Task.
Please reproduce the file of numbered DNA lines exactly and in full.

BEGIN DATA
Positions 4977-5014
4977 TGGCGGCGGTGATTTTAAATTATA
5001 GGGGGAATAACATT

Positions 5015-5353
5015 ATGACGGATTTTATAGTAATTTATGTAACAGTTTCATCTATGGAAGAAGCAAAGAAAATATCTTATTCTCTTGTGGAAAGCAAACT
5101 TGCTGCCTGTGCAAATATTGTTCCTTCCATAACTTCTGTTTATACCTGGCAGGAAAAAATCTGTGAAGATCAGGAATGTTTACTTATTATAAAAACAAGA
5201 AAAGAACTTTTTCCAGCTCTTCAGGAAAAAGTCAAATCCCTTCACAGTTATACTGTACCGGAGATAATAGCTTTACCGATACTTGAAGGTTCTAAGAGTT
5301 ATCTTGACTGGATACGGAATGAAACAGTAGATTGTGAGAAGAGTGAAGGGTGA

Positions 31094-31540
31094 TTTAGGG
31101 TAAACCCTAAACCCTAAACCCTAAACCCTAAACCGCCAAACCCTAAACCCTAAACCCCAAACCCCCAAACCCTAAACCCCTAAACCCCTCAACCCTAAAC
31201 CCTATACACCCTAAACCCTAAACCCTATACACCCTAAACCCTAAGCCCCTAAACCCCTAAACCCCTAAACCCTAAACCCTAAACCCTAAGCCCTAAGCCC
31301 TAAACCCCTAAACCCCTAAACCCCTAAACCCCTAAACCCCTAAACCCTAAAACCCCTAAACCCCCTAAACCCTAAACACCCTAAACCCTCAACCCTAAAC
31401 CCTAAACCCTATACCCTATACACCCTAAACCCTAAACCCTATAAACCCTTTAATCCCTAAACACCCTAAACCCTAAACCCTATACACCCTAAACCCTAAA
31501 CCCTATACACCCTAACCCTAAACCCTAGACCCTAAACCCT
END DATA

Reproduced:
Positions 4977-5014
4977 TGGCGGCGGTGATTTTAAATTATA
5001 GGGGGAATAACATT

Positions 5015-5353
5015 ATGACGGATTTTATAGTAATTTATGTAACAGTTTCATCTATGGAAGAAGCAAAGAAAATATCTTATTCTCTTGTGGAAAGCAAACT
5101 TGCTGCCTGTGCAAATATTGTTCCTTCCATAACTTCTGTTTATACCTGGCAGGAAAAAATCTGTGAAGATCAGGAATGTTTACTTATTATAAAAACAAGA
5201 AAAGAACTTTTTCCAGCTCTTCAGGAAAAAGTCAAATCCCTTCACAGTTATACTGTACCGGAGATAATAGCTTTACCGATACTTGAAGGTTCTAAGAGTT
5301 ATCTTGACTGGATACGGAATGAAACAGTAGATTGTGAGAAGAGTGAAGGGTGA

Positions 31094-31540
31094 TTTAGGG
31101 TAAACCCTAAACCCTAAACCCTAAACCCTAAACCGCCAAACCCTAAACCCTAAACCCCAAACCCCCAAACCCTAAACCCCTAAACCCCTCAACCCTAAAC
31201 CCTATACACCCTAAACCCTAAACCCTATACACCCTAAACCCTAAGCCCCTAAACCCCTAAACCCCTAAACCCTAAACCCTAAACCCTAAGCCCTAAGCCC
31301 TAAACCCCTAAACCCCTAAACCCCTAAACCCCTAAACCCCTAAACCCTAAAACCCCTAAACCCCCTAAACCCTAAACACCCTAAACCCTCAACCCTAAAC
31401 CCTAAACCCTATACCCTATACACCCTAAACCCTAAACCCTATAAACCCTTTAATCCCTAAACACCCTAAACCCTAAACCCTATACACCCTAAACCCTAAA
31501 CCCTATACACCCTAACCCTAAACCCTAGACCCTAAACCCT